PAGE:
Database platforms are providing a major assist to asset managers looking to better organize their marketing and distribution strategies.

Technology solutions from vendors such as RIA Database, Discovery Data and Celera Systems are saving fund managers time and money by providing clear tracking of which stakeholders to reach out to. Utilizing these services enables asset managers to avoid allocating resources toward manually creating charts as well as having to update advisor moves to different companies.

"Having processes in place to track and keep things organized is critical," says Dan Sondhelm, a marketing consultant at SunStar Strategic who works with 40 asset managers on distribution and marketing strategies. "For firms interested in growth, there is no substitute for understanding your target market, knowing the advisors who you do business with and communicating and engaging both groups on a regular basis in a cost effective and time effective way."

Database solutions offered by RIA Database and Discovery Data breakdown information on advisors including name, address, date of birth, assets under management and whether they sell mutual funds. Technology providers like Celera, Access Data and SalesFocus Solutions provide sales reporting information on which advisors are purchasing certain funds.


Julie Cooling, founder and CEO of RIA Database, says demand for organized data formats has been high of late from both small and large fund firms. Cooling founded RIA Database in 2005 and has since launched similar offerings geared toward broker-dealers, family offices and bank trusts. She now works with 400 fund firms of varying sizes some who have eyes on different advisor channels with others who concentrate on one.

"The financial advisor marketplace is definitely a challenge to get for fund companies so being able to have a one stop shop for them has been ideal," says Cooling. "We try to take the burden of contact information off these firms."

Jacksonville, Fla.-based Intrepid Capital Management first signed up with RIA Database in 2008 three years after launching its first mutual funds. Matt Berquist, vice president at Intrepid, said the service has enhanced its ability to determine which advisors are already incorporating its products into client portfolios.

"We wanted to the best of our ability to know who owns our shares," says Berquist. "It allows us to prioritize who we need to be talking to."

Beverly Dube, who leads Celera's client operations teams, says the platform allows fund companies the ability to receive aggregated data from hundreds of trading platforms so that all intermediary transaction data is consolidated into a single format. Dube says in the decade since launching its data offering, Celera has specialized in working with small and fast-growing asset managers.

"One of our clients who manages a little over $6 billion, engaged us to do an assessment of where their business was coming from to help them sort through which channels were most productive and which broker dealers and RIA firms ought to be given priority," explains Dube.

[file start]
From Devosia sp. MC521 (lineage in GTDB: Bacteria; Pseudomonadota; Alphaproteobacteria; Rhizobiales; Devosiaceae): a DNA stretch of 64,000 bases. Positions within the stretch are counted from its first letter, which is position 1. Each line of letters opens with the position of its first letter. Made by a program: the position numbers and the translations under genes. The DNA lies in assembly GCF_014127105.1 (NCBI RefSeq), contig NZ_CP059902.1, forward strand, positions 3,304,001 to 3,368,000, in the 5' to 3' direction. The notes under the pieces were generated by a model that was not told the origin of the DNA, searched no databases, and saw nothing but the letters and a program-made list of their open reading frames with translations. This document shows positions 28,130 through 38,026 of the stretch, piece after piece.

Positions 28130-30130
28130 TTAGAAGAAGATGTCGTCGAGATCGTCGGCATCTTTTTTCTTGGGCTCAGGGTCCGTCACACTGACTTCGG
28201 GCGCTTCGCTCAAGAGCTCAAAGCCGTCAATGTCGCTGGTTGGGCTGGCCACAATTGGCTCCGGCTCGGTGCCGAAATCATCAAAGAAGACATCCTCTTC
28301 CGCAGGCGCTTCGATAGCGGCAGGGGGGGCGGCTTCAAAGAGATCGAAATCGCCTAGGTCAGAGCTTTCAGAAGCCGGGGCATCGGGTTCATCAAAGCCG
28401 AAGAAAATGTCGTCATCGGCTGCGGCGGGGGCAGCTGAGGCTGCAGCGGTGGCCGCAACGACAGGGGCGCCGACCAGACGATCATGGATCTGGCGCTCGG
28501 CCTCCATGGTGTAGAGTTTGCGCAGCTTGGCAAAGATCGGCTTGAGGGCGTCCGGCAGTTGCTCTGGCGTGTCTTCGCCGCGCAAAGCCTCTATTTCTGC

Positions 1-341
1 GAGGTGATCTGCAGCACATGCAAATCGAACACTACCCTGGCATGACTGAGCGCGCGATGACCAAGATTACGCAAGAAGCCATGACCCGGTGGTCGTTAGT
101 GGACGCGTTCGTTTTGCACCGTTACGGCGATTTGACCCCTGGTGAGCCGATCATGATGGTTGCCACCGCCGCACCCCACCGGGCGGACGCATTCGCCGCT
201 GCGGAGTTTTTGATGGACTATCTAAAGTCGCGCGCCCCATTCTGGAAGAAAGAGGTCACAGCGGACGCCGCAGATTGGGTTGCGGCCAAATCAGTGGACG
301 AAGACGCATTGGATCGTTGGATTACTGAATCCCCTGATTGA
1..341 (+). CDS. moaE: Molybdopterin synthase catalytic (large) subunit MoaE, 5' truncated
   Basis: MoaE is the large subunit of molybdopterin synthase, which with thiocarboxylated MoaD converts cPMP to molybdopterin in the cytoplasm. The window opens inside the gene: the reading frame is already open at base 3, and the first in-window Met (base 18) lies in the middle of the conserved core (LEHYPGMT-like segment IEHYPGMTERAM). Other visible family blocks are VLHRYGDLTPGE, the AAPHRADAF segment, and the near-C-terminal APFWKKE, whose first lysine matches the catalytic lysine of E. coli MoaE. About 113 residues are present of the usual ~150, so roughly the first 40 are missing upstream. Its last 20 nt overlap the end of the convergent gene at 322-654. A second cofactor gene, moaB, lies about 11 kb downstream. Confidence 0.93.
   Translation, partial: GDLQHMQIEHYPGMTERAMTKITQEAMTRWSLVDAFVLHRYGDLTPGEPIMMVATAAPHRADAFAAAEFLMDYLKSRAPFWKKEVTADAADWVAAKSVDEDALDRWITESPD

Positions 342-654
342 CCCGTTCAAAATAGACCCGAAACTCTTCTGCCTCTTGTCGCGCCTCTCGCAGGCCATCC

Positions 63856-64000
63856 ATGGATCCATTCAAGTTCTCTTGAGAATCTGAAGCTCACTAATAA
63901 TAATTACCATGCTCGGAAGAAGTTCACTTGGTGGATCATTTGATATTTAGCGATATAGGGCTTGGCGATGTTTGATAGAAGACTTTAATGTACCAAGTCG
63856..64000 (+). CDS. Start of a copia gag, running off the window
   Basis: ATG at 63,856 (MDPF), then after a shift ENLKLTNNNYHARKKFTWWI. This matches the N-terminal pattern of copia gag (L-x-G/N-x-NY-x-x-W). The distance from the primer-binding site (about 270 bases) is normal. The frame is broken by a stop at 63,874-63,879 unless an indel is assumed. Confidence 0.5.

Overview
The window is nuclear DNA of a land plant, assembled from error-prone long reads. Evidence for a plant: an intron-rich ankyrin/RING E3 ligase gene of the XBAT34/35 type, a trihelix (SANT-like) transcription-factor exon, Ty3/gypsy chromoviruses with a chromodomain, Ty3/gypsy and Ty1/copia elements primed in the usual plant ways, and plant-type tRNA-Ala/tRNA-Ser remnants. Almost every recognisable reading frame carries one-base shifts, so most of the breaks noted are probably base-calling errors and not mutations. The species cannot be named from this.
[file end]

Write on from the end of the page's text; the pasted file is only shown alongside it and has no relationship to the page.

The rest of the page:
"He just needed to have an extra set of hands to help him sort through the immense amount of data in order to make informed, smart decisions about where to prioritize his sales and marketing resources."

Joseph Halpern, CEO of Exceed Investments, says his firm is planning to hire either RIA Database or Discovery Data prior to its planned launch of new indexed funds planned in the next couple of months as a method of determining which advisors should be contacted with pitches.

"The databases allow distribution to filter on certain characteristics of an advisor, for example what percentage of a portfolio are in smart beta strategies and whether they use ETFs, says Halpern.

"Italso allows filtering by geography and countless other slices of the data. It is a great way to quickly find potential clients."


In response to feedback by asset managers, Cooling added a new investment interest feature six months ago that allows providers to search data based on certain products and asset classes that advisors are interested in. Cooling emphasizes that data platforms have enabled smaller fund providers to keep pace with the big boys.

"In the world of digital marketing it provides a little more equal footing with some of the larger firms," says Cooling. "It evens the playing field to a small degree."

SalesFocus Solutions has worked closely with asset managers gaining access to sales reporting on its MARS platform. Michelle Sarmiento, marketing/sales associate with Alpha, Ohio-based James Investment Research, says she began using MARS three years ago and it has made a major difference breaking down which of the firm's funds advisors are attracted to.

"It really helps us track how well our marketing forces are working," says Sarmiento. "It's a huge time saver and it really helps us determine where we want to go."

Another asset manager solution that entered the market early this year was "Client Connect" from Sapient Global Markets. The program, which is powered by Kurtosys, allows asset management firms the ability to automate the distribution of marketing material including fund fact sheets and online fund information. Jarlath Forde, vice president of solutions at Sapient, says he expects both institutional and retail asset managers to continue taking hold of a data-driven concept for marketing and distribution in the years to come.

"This is now turning into a data-driven business," says Forde. "The ball is rolling down the hill and it's rolling fast."


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